Postscript: A rock and roll band achieving chart-topping success with a song based on a passage from the Bible? How unusual! More than a few people were jarred by this improbability. The remarkable story of the Byrds is also the story of McGuinn’s long “journey” to Jesus Christ. Join me next month as the Byrds weather their first personnel shakeup and deliberately break out of the “folk rock” category with their transitional third album, “Fifth Dimension.”

Mr. Tambourine Man: The Byrds take flyte and Dylan and the Beatles take notice

As you know, this blog deals mainly with theological issues, but I do take occasional “non-theology” breaks now and then. Last year, I reviewed all nineteen of director, Elia Kazan’s films. This year, I’m going to focus on the influential rock band, The Byrds. I’ll be writing a monthly review of one of the band’s twelve albums, beginning today with their amazing debut. But be careful, I may slip in a theological point here and there because, well, the Lord is Lord of all. P.S. Future reviews won’t include as much biographical information and will be much, much shorter.

Mr. Tambourine Man
The Byrds
Produced by Terry Melcher, Columbia Records, June 21, 1965

In 1964, folk musicians, Jim (later Roger) McGuinn, Gene Clark, and David Crosby individually saw the rising tide of Beatlemania and rock and roll and concluded, “the times, they are a changin’.” The trio joined forces at the Troubador Club in Los Angeles, drawn together by their common interest in creating a synthesis of folk and pop rock; in essence, combining Bob Dylan with John Lennon. The group worked on honing their unique sound for the balance of the year at World Pacific Studios under the tutelage of Svengali manager and producer, Jim Dickson. Chris Hillman (bass) and Michael Clarke (drums) were brought in to augment McGuinn on lead guitar and Crosby on rhythm guitar. Vocals were handled by McGuinn, Clark, and Crosby. The Byrds were born. Dickson had some connections to Dylan, which resulted in the group rehearsing his yet-unreleased “Mr. Tambourine Man.” Through the efforts of Dickson and with the help of Miles Davis, the Byrds were offered a contract from Columbia Records.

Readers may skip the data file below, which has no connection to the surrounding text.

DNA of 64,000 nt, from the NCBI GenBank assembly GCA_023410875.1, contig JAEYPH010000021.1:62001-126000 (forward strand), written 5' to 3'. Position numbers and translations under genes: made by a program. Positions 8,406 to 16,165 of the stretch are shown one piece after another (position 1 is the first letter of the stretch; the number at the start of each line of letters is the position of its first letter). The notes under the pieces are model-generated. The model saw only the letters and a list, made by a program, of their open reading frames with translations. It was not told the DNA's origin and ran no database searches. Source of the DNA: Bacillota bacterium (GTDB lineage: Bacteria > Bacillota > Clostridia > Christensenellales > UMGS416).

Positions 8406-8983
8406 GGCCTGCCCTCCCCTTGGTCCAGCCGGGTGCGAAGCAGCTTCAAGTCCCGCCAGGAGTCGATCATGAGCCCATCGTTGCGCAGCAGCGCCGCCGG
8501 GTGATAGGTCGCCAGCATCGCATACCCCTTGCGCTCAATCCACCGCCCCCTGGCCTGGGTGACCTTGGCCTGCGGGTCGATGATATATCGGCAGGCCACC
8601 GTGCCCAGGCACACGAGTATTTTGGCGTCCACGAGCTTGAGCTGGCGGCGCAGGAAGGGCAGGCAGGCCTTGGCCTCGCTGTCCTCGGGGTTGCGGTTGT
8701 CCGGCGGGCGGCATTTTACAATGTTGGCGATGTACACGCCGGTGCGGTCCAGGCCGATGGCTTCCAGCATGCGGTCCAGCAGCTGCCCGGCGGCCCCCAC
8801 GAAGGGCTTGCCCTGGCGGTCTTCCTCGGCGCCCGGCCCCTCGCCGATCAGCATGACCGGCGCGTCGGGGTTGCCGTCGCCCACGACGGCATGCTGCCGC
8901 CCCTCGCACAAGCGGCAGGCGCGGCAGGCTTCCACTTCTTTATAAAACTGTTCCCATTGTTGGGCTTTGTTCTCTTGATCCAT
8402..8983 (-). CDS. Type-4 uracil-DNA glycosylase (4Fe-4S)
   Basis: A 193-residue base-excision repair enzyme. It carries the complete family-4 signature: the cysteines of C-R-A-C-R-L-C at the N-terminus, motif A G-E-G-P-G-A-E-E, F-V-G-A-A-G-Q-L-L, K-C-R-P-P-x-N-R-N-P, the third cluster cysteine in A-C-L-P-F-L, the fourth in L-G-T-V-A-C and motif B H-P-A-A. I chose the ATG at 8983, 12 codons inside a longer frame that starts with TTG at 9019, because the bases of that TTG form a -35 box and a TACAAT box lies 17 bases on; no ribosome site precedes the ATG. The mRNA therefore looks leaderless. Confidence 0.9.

The Byrds entered Columbia’s Studio A in Hollywood on January 20, 1965 to record “Mr. Tambourine Man” and B-side, “I Knew I’d Want You” (by Gene Clark). Producer Terry Melcher (son of actress, Doris Day) allowed only McGuinn to play on the two tracks, relying on the “Wrecking Crew,” veteran session musicians, to fill out the instrumental backing. The rest of the songs on the “Mr. Tambourine” album were recorded from March 8 to April 22 with the band members playing the instruments.

“Mr. Tambourine Man,” the single, was released on April 12, 1965 and by June had become the #1 charting song in the U.S. Another single, “All I Really Want To Do,” with B-Side, “I’ll Feel A Whole Lot Better,” was released on June 14, but only peaked at #40 on the charts. The album was released on June 21 and peaked at #6.

Side One:

  • Mr. Tambourine Man – One of the most influential singles of the 60s; the marriage of folk and pop rock. The famous Wrecking Crew session players backed McGuinn. Rolling Stone voted the Byrds’ single version of “Mr. Tambourine Man” as song #79 on its “500 Greatest Songs of All Time” list released in 2004.
  • I’ll Feel A Whole Lot Better – Gene Clark makes the best of a romantic breakup. One of his best songs. Selected as #237 on Rolling Stones’s “500 Greatest Songs of All Time” list.
  • Spanish Harlem Incident – Another Bob Dylan tune. Nothing special.
  • You Won’t Have To Cry – Clark’s and McGuinn’s simple, Beatle-ish love song.
  • Here Without You – A great Gene Clark tune.
  • The Bells of Rhymney – The Byrds take a Scottish folk song, made famous by Pete Seeger, and rock it up. Fabulous! George Harrison borrowed the lead guitar riff for his “If I Needed Someone.”

Side Two:

  • All I Really Want To Do – Another Dylan tune. Sonny and Cher heard The Byrds do this one live and beat them to the punch by releasing their popular (#15 on the singles chart) version first.
  • I Knew I’d Want You – Another wonderful Gene Clark love song.